The Line Between IL Domestic Violence and Self Defense
Protecting your own life is one of humans’ most primal instincts. That’s why people are allowed under the law to protect themselves in certain situations. It is considered self-defense if they perceive their lives are at stake or they could be injured. In some cases, self-defense can stretch beyond your own well-being and branch out into protecting others or even property.
In circumstances where a relationship with a household or family members takes a turn, the lines between defending oneself and crimes such as domestic violence become very blurry. Under these circumstances, it can be difficult to understand the difference between actions that must be taken to ensure your/others’ safety and actions that are too excessive – and constitute a crime.
Here is what you need to know about domestic violence in Illinois and how self-defense works in cases where someone has been accused of domestic violence.
Self-Defense: What Is It?
Self-defense is an action taken by someone to protect themselves. It’s typically constituted by physical force that a person uses to protect themselves from bodily harm purposefully. It cannot be an inappropriate force in the situation – with more aggression or violence than the situation calls for – to be considered self-defense under the law.
Domestic Violence: What Is It?
In Illinois, there are certain actions that, when perpetrated against someone who is a member of your family or household, become an act of domestic violence.
The state considers someone to be a member of the household or family if they are:
- Anyone to whom you have been or are currently married
- Anyone related by blood or marriage, such as stepchildren and parents
- Anyone with whom you have or currently share a home
- Anyone with whom you share a child
- Anyone you have dated or are currently dating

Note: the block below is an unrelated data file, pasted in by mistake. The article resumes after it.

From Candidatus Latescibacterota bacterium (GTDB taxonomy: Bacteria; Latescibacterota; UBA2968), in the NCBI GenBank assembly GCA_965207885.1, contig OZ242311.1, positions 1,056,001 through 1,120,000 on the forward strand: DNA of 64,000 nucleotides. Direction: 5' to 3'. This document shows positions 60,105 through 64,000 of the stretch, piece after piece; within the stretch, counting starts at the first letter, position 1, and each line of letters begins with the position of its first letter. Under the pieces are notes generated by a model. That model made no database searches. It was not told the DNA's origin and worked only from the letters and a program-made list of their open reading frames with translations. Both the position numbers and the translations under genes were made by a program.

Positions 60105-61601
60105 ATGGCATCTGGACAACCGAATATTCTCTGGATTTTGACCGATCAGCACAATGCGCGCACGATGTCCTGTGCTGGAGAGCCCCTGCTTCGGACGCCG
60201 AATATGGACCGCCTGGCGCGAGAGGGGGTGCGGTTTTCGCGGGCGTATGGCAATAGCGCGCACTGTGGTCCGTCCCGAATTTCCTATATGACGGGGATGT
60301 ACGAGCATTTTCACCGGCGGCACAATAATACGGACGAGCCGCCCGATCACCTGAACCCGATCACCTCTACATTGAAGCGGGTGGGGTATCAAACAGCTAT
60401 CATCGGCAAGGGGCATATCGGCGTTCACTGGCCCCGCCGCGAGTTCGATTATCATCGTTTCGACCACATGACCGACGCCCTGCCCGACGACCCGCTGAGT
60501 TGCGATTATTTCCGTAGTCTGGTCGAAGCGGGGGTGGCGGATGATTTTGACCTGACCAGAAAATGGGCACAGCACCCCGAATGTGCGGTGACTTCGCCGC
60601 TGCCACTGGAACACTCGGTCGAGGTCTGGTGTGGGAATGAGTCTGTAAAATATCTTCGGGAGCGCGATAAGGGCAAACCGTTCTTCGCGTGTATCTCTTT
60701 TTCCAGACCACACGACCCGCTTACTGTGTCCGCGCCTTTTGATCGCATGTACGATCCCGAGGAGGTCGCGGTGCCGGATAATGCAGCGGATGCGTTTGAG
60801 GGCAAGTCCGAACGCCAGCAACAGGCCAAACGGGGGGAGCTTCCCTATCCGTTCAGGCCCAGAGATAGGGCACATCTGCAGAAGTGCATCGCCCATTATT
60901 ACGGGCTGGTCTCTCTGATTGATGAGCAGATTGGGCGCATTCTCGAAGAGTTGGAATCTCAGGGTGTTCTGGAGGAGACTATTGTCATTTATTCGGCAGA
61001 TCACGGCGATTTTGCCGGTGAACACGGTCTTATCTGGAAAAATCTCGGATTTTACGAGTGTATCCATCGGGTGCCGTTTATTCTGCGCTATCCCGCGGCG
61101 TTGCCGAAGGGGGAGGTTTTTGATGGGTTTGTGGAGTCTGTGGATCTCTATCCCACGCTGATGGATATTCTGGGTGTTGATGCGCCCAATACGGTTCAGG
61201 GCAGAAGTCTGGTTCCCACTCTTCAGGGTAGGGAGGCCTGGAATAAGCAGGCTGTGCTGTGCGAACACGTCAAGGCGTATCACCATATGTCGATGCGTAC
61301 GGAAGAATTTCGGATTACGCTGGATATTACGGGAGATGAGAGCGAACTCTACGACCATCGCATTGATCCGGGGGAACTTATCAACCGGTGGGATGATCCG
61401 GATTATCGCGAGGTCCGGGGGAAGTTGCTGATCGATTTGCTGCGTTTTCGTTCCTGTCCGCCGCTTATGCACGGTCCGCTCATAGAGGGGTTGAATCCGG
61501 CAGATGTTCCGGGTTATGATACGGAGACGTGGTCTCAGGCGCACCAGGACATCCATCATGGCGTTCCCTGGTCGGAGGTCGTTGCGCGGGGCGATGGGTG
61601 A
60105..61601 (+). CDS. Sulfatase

- Those with disabilities and the people who care for them
Domestic violence is a serious problem in Illinois and beyond, which is why it’s taken so seriously by police. You may claim that you were simply trying to defend yourself when the police show up, but the truth is that it takes quite a lot to prove self-defense.
The Keys to Self-Defense
In order to establish self-defense, you must be able to show the key elements of it. These key elements include:
- You reasonably thought you were in danger of imminent harm
- The threat you faced was unlawful
- You had to use force in order to protect yourself
- The force you used didn’t exceed the level of the threat against you
Under the law, the things mentioned above allow you to protect others and yourself, even property, without penalty. But if your actions fall outside these strict parameters, you could face criminal charges, like those associated with domestic violence.
What Counts as an Imminent Threat?
One of the first things you have to understand about self-defense is what an imminent threat is since one of the keys to self-defense is the threat of harm.
Imminent threats are those that are intended to bring you to harm immediately. If it’s not immediate, then it could be argued that you had a chance to call the police or run away before taking defensive action.
What Is Necessary Force?
When you are facing an imminent threat and use force, then it must be justified. That means that the person who was threatening intended to use force that was unlawful against you, and the actions you took were necessary to defend yourself.
If the actions taken against you were not violent, then it’s likely that force may be deemed unnecessary in the situation.
What Is Appropriate Force?
To count as self-defense, the force you use against another can’t be greater than the force they use against you. So, for example, if someone is threatening violence but doesn’t have a weapon, and you use a gun, that could be considered an inappropriate force.
Self-Defense and Domestic Violence
The motivations leading up to the altercation between two people make the difference between an act of self-defense and an act of domestic violence. If it was truly self-defense, then you can use that as a defense in a domestic violence case.
It can be successful as long as you show each element of self-defense. If you cannot show these things as true, you may face penalties for domestic violence charges that can follow you around for life.
Understanding any charges against you and your rights in the situation is vital to your success at beating charges. That’s why you should contact an experienced lawyer to help you with your case.
About the Author:
Andrew M. Weisberg is a former felony prosecutor who now serves as a defense attorney in the greater Chicago area. He has extensive experience in handling all types of criminal cases, from sex offenses and domestic violence to retail theft-related crimes, murder, and drug crimes. His work has been recognized by Avvo, Expertise, National Trial Lawyers, and others, and he has been featured on countless news outlets for his experience and knowledge in criminal law.